Further debates

Many projects in our country are victims of unnecessary controversies. The two recently constructed dams of the Narmada and the Tehri had bitter battles between the anti-dam NGOs and Governments resulting in World Bank pulling out from these projects, unending court cases and delays with inherent huge cost overruns. The Narmada Project was to cost 12,000 crores initially and after having spent 29,000 crores it is yet to be fully implemented. This is all unnecessary waste of public money and time which our poor country could ill afford when millions of our population are below poverty line. Except for nuisance value, waste of money and time, anti dam movements ultimately failed everywhere. Medha Patkar backed by Arundhati Roy for the Narmada Dam; Sunderlal Bahuguna for the Tehri Dam tried their best but failed. What they could manage was the nuisance of wasting nearly Rs 20,000 crores of public money and forcing the World Bank to withdraw financing all hydroelectric projects in the country. We can enjoy the luxuries of open debates, participation of all stakeholders in decision making, when we have constructed as many dams as in the USA and other developed western countries and having reached their level of development.

Today, the USA has more than 6700 large dams, have built dams in all technically suitable sites and having no more technically conceivable sites is telling the world that dams are bad and not to construct dams. Naturally no one is listening and all are constructing dams. Brazil has constructed Itaipu Dam (12,000 MW), has harnessed some tributaries of the Amazon and even planning to harness the Amazon. China after having constructed 22,000 large dams is now constructing the Three Gorges Dam to generate 20,000 MW, displacing more than 20 lakh people. As compared to these Mega dams, Tipaimukh dam is a small fry. It is not the Government of the USA or any other countries or global NGOs to tell us what to do for the welfare of our people and we have our own constitutional provisions for decision-making. If someone is not convinced, he or she may appeal to the Supreme Court and have his or her grievances redressed. But, please don’t resort to economic blockades and bandhs, which amount to kicking at the stomach of the poor people.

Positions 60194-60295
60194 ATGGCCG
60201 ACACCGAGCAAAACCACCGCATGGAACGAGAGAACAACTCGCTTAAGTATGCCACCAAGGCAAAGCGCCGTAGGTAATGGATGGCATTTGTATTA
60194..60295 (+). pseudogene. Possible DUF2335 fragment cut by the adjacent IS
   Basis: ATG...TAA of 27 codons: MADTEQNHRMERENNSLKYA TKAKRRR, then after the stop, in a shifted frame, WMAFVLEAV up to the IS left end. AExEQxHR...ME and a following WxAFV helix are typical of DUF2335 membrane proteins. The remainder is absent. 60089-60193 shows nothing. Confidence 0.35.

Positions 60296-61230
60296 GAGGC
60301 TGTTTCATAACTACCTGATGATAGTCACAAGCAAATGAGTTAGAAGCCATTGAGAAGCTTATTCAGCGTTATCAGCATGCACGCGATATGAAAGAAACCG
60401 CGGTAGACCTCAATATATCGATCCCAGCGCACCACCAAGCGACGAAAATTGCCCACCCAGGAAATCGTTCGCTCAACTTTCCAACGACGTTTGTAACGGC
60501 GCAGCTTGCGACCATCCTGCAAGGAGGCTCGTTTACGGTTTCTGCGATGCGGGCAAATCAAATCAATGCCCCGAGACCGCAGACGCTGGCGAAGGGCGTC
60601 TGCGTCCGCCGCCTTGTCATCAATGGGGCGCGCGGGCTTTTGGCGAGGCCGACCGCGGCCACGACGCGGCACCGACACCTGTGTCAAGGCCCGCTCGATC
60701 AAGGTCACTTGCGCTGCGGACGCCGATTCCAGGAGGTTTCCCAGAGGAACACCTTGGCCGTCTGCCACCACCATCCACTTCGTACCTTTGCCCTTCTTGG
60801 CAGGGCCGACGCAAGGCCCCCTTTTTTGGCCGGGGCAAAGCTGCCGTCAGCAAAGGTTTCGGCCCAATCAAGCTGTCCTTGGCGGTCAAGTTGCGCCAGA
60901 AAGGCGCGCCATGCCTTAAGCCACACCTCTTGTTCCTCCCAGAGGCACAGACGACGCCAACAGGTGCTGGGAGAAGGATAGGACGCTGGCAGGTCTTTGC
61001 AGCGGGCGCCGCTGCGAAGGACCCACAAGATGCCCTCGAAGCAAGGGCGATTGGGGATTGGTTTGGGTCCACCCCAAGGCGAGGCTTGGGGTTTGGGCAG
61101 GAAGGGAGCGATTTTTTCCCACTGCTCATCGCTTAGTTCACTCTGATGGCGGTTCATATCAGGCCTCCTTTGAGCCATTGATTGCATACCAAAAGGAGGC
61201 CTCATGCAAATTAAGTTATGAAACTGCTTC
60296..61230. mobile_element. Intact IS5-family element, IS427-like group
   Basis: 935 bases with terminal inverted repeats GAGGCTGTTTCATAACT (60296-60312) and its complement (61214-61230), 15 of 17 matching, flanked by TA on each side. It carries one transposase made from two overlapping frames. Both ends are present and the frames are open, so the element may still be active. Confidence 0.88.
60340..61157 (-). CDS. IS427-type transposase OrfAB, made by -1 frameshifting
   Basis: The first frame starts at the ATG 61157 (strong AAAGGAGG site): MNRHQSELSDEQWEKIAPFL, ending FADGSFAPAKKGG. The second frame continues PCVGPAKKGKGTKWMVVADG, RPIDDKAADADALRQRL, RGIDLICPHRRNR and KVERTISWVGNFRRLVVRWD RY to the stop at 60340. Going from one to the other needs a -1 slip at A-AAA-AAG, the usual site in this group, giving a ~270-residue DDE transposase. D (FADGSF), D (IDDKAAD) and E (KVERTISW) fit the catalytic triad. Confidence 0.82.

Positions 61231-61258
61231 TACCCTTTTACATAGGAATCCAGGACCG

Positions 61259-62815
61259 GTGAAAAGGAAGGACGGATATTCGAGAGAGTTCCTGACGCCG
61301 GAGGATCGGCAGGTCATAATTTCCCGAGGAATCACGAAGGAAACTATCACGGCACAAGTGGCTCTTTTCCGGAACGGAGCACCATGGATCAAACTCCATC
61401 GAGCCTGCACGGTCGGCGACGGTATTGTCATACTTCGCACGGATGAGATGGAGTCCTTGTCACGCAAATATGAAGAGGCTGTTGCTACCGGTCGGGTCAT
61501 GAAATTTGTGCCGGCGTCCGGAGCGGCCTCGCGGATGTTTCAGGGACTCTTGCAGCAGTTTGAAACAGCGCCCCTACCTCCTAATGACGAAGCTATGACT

It is high time to seek the truth with open, transparent and constructive debates rather than trying to sabotage a developmental project by provoking the emotions of innocent people with half truths and ignoring national priorities, plans and policies for the bests interests of the people. Today we need additional 32,000 MW of power to reach 10% growth rate. Load shedding is the common phenomena throughout the country. Ideal ratio of thermal to hydroelectric mix is 40:60 whereas we are presently having 19:74 with the backup from nuclear and wind power. Finally, I appeal to all those who oppose the project to understand the national priority of energy security when the country is emerging to become an economic superpower and trying to achieve 10% growth rate. To day our shortfall in power sector is more than 27,000 MW and this handicap is the major stumbling block to sustain even the present growth rate. Unless we view issues with wider perspectives, our views will remain myopic, self centered and no developmental plans could be implemented.

*** The article is written by Lt Col KA Singh (Retd)

(Courtesy: The Sangai Express)